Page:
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Demographics and Domestic Violence

Leading facts and statistics on the demographics of domestic violence victims and abusers.

  • January 07, 2015
  • By domesticshelters.org
Demographics and Domestic Violence

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Demographics and Domestic Violence
Demographics and Domestic Violence

The likelihood of domestic violence varies widely depending on gender, race, education and income, as well as a series of psychographic characteristics such as sexual preference, substance abuse, history of family violence, and history of criminal activity.

85% of domestic violence victims are women. Source: Bureau of Justice Statistics Crime Data Brief, Intimate Partner Violence, 1993-2001, February 2003.

Approximately 4 out of every 10 non-Hispanic Black women (43.7%), 4 out of every 10 American Indian or Alaska Native women (46.0%), and 1 in 2 multiracial non-Hispanic women (53.8%) have been the victim of rape, physical violence, and/or stalking by an intimate partner in their lifetime. These rates are 30%-50% higher than those experienced by Hispanic, White non-Hispanic women and Asian or Pacific non-Hispanic women. Source: National Intimate Partner and Sexual Violence Survey, 2010 Summary Report. National Center for Injury Prevention and Control, Division of Violence Prevention, Atlanta, GA, and Control of the Centers for Disease Control and Prevention.

Nearly half (45.3%) of American Indian or Alaska Native men and almost 4 out of every 10 Black and multiracial non-Hispanic men (38.6% and 39.3%, respectively) in the U.S. reported experiencing rape, physical violence, and/or stalking by an intimate partner during their lifetime. These rates are nearly twice the rate experienced by Hispanic and White non-Hispanic men. Source: National Intimate Partner and Sexual Violence Survey, 2010 Summary Report. National Center for Injury Prevention and Control, Division of Violence Prevention, Atlanta, GA, and Control of the Centers for Disease Control and Prevention.

The higher prevalence of intimate partner violence among ethnic minorities cannot be explained by any single factor, but seems to be related to risk factors such as substance abuse, unemployment, education, cohabitation of unmarried partners, pregnancy, income. Source:Raul Caetano, M.D., Ph.D.; John Schafer, Ph.D.; and Carol B. Cunradi, M.P.H., Ph.D., “Alcohol-Related Intimate Partner Violence Among White, Black, and Hispanic Couples in the United States.” National Institute on Alcohol Abuse and Acoholism.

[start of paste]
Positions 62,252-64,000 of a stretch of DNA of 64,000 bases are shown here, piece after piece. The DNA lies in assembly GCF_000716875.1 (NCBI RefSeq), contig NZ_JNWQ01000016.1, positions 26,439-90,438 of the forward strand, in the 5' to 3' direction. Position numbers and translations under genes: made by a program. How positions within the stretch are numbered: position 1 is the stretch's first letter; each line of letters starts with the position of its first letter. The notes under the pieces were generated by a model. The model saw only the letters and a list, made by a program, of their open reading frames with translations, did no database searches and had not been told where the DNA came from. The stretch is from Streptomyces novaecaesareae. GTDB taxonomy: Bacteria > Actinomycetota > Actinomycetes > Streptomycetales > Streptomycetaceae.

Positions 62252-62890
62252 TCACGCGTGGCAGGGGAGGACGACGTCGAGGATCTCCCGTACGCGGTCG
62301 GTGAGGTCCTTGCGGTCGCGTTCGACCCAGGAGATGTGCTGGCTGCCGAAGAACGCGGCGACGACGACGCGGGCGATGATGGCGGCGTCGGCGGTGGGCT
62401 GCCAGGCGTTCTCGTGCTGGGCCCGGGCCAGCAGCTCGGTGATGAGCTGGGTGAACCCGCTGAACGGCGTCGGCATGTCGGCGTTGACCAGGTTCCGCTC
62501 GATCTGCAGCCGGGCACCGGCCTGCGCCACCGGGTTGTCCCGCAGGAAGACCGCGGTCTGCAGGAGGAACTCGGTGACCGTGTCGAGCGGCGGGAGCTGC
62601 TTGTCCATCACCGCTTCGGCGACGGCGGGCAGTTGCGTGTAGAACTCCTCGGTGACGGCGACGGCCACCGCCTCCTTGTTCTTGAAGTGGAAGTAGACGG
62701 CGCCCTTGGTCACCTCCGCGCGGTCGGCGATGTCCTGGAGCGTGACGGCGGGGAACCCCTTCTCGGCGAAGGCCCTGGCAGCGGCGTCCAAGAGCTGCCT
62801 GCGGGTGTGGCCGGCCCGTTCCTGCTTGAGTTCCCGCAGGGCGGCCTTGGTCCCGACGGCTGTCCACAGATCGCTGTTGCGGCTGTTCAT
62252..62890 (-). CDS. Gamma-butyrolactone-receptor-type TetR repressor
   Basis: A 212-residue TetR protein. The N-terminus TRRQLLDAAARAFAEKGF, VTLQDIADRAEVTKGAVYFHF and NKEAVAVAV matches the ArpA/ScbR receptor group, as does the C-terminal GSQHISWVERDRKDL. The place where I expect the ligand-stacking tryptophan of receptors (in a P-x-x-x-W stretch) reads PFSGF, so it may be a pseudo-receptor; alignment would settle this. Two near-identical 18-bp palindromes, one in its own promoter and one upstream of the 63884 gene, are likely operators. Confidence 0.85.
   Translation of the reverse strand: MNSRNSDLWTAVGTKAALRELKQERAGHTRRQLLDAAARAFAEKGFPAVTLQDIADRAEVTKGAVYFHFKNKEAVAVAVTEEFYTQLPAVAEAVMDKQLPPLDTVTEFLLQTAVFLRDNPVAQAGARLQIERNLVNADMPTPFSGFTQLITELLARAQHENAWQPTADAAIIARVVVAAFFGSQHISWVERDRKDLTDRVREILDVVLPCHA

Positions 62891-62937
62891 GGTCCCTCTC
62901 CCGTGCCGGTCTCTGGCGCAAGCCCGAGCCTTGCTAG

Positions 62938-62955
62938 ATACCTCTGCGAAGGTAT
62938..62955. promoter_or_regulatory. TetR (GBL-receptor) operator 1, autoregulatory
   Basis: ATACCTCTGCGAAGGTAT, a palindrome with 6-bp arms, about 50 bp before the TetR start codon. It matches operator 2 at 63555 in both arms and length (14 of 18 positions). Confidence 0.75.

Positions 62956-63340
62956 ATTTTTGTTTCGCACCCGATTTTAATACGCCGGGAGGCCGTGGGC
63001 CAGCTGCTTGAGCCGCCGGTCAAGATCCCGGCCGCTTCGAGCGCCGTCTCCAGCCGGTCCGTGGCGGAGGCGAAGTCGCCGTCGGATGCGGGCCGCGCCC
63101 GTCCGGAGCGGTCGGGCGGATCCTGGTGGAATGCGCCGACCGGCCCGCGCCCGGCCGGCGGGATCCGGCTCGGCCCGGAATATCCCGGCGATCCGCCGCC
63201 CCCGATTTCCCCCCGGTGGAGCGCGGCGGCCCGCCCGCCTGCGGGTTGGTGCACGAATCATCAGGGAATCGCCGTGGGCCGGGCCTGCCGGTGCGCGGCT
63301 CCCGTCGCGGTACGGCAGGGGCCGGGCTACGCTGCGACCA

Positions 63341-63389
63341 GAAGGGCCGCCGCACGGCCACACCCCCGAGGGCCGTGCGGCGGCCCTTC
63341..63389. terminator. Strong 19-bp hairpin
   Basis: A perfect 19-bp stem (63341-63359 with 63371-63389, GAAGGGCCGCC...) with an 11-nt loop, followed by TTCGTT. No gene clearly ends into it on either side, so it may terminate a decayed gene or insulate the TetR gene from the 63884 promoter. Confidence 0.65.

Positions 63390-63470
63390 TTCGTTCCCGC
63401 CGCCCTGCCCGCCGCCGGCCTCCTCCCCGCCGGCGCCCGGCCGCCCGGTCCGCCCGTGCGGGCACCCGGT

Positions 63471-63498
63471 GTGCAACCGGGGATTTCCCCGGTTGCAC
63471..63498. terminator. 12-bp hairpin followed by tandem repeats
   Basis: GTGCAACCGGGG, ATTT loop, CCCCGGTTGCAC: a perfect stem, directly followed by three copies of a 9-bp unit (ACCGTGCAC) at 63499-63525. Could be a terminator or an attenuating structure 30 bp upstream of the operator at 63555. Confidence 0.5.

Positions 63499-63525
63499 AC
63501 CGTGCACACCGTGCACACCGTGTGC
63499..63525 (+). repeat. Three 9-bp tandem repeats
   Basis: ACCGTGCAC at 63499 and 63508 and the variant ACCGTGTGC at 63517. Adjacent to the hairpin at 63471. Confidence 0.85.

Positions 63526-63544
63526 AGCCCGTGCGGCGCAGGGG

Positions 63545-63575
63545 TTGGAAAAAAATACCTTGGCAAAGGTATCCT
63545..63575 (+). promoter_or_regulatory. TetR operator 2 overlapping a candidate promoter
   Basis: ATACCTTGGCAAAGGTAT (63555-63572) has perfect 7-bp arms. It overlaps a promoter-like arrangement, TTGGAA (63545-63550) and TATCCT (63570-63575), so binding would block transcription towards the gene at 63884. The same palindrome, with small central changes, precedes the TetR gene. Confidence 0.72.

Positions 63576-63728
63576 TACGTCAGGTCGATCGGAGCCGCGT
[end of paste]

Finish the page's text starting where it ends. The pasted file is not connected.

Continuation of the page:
Most studies agree the majority of domestic violence perpetrators that come to the attention of criminal justice or court authorities have a prior criminal history for a variety of nonviolent and violent offenses against males as well as females, and of a domestic or nondomestic nature. Source: Practical Implications fo Current Domestic Violence Research: For Law Enforcement, Prosecutors and Judges, U.S. Department of Justice, Office of Justice Programs, National Institutes of Justice. June, 2009.

The most common age when intimate partner violence is first experienced by women is age 18-24 (38.6%), followed by age 11-17 (22.4%), age 35-44 (6.8%) and age 45+ (2.5%). For men the most common age is age 18-24 (47.1%), followed by age 25-34 (30.6%), age 11-17 (15.0%), age 35-44 (10.3%) and age 45+ (5.5%). Source: National Intimate Partner and Sexual Violence Survey, 2010 Summary Report. National Center for Injury Prevention and Control, Division of Violence Prevention, Atlanta, GA, and Control of the Centers for Disease Control and Prevention.

44% of percent of lesbian women and 61% of bisexual women – compared to 35% of heterosexual women – experienced rape, physical violence, and/or stalking by an intimate partner in their lifetime. Source: National Intimate Partner and Sexual Violence Survey, 2010 Summary Report. National Center for Injury Prevention and Control, Division of Violence Prevention, Atlanta, GA, and Control of the Centers for Disease Control and Prevention.

26% percent of gay men and 37% of bisexual men – compared to 29% of heterosexual men – experienced rape, physical violence, and/or stalking by an intimate partner at some point in their lifetime. Source: National Intimate Partner and Sexual Violence Survey, 2010 Summary Report. National Center for Injury Prevention and Control, Division of Violence Prevention, Atlanta, GA, and Control of the Centers for Disease Control and Prevention.